By Pat Shannan
On September 5, states facing illegal immigration trouble received some good news. A federal court in Arizona upheld a law that allows police, who are enforcing other laws, to check the immigration status of anyone in the state.
The latest case was spun off from a June Supreme Court ruling that had gutted an Arizona law, which sought to rein in illegal immigration. The high court upheld a key provision in Arizona, however, that allowed local and state police to check a person’s immigration status.
To pro-illegal alien groups, this was the most controversial part of the law, because critics feared police would use any excuse to stop someone who fits a profile just to check his papers.
The American Civil Liberties Union (ACLU) challenged the ruling by charging that there is new evidence of racial discrimination. Federal District Court Judge Susan Bolton disagreed, ruling police could inquire as to whether someone is in the United States legally when they pull someone over or detain them.
Republican Governor Jan Brewer* appeared satisfied with the decision, saying it was “a victory for the people of Arizona and for America.”
Following the recent ruling by Judge Bolton upholding what is being referred to as the “show us your papers” clause, Brewer said she expects the law to go into effect immediately. The Arizona Department of Public Safety and the Arizona Association of Chiefs of Police indicated, however, that no decision had yet been made as to how soon authorities would begin checking for illegal aliens.
The ACLU said it would continue to challenge the Arizona law by documenting any purported racial profiling by all police agencies across the state.
Bizarrely, the ACLU also applauded Judge Bolton’s ruling that blocked another portion of Arizona’s immigration law, which made it a crime to harbor or transport illegal immigrants across the state. That provision conflicted with federal law, said Judge Bolton.
“The national government has significant power to regulate immigration,” wrote Justice Anthony Kennedy in the majority opinion in June. “Arizona may have understandable frustrations with the problems caused by illegal immigration while that process continues, but the state may not pursue policies that undermine federal law.”
Kennedy made it clear that Arizona authorities must comply with federal law in conducting the immigration status checks or face further constitutional challenges.
Arizona Attorney John Bouma said sardonically to reporters in August, “If Hispanics happen to be the people who are the highest percentage who come across the border illegally, believe it or not, they’re probably the highest percentage that will be prosecuted under the statute.”
So far, a dozen states have passed laws similar to Arizona’s. Many are still resisting. For example, in New Mexico, one of the states facing waves of illegal immigration, police officers are not allowed to ask people their immigration status.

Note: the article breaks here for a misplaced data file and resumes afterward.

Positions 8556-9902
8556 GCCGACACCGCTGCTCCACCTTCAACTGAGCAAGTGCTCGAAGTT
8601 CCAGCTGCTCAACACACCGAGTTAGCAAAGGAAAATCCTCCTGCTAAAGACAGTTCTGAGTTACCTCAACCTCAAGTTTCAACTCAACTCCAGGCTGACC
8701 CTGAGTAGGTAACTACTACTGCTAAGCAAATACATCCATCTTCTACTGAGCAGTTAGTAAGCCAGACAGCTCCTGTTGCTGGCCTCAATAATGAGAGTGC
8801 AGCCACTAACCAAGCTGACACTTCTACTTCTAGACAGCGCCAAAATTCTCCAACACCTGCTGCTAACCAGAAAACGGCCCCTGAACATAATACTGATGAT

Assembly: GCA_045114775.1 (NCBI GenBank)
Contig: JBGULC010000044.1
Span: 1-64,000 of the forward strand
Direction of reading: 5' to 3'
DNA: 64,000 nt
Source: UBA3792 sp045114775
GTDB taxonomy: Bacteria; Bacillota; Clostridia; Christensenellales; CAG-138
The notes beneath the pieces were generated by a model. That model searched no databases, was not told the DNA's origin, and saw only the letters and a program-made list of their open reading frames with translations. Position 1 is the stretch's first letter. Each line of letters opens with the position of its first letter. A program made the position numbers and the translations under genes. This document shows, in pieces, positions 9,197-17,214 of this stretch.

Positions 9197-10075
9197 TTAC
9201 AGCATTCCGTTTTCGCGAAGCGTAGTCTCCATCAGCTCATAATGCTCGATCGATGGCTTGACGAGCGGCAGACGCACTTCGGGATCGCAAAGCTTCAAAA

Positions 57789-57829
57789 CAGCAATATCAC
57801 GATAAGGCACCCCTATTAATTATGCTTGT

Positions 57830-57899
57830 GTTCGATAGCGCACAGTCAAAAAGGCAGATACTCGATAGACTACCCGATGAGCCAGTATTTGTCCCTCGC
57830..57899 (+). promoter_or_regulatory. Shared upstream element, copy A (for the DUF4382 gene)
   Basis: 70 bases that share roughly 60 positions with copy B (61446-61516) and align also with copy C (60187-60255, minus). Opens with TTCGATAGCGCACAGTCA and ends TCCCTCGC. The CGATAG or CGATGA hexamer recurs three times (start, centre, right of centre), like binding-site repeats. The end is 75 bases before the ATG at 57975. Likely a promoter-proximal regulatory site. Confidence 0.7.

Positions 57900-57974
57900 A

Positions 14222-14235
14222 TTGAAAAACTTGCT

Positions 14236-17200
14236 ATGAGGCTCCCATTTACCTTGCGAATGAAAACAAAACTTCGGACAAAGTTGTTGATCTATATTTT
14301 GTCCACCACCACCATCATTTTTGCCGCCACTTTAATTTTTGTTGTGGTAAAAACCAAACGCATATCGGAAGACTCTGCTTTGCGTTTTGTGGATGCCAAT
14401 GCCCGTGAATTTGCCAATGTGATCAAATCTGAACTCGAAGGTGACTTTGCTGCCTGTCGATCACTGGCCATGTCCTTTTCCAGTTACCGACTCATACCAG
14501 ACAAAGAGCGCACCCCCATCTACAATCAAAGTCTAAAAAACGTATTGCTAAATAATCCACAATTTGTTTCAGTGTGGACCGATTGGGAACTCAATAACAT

Texas Governor Rick Perry has complained, “The Obama administration picks and chooses which laws it wishes to enforce, but for the U.S. Supreme Court to deprive states of those powers that are, in the words of Justice Scalia, ‘the defining characteristic[s] of sovereignty,’ is insulting to the Constitution and our right to govern ourselves.”
By Arizona Governor Jan Brewer
Sometime after dark on March 27, 2010, Arizona rancher Robert Krentz was found dead next to his four-wheeler on his ranch on the Arizona-Mexico border. Krentz and his dog had been missing since that morning. They were last heard from when he radioed his brother to say that he’d found an illegal alien on the property and was going to offer him assistance. The man Krentz encountered that day shot and killed him and his dog, without warning, before escaping to Mexico. It’s difficult to overstate the impact of Krentz’s death, which turned the issue of Arizona’s unsecured border—a crisis that the federal government had repeatedly ignored—into a national concern. As Arizona sheriff Larry Dever said in his testimony before the Senate Homeland Security Committee, “We cannot sit by while our citizens are terrorized, robbed and murdered by ruthless and desperate people who enter our country illegally.” This momentum helped pass SB 1070, a bill that authorizes local law enforcement to question persons reasonably suspected of being illegal aliens, which Governor Brewer had been working on for months. With the passage of this bill, the state of Arizona became ground zero in the debate over illegal immigration. The Democrats and the media went into overdrive, denouncing the state and its governor as racists and “Nazis.”
In SCORPIONS FOR BREAKFAST, Jan Brewer, America’s toughest governor and one of the most popular conservative political figures in the nation today, proudly defends her embattled state and challenges President Obama to do his job and keep our border safe. Unfairly tarred by liberal critics as a state comprised of racist rednecks, Arizona is on the front lines in the battle against illegal immigration—and the courageous stand of its governor—who has been called so tough that she “eats scorpions for breakfast”—will educate and inspire Americans from coast to coast.
Hardback, 240 pages, $28 plus S&H.
Pat Shannan is a contributing editor of American Free Press. He is also the author of several videos and books including Everything They* Ever Told Me Was a Lie, THE MONTANA FREEMEN: The Untold Story of Government Suppression and The News Media Cover-Up, One in a Million: An IRS Travesty and I Rode With Tupper.
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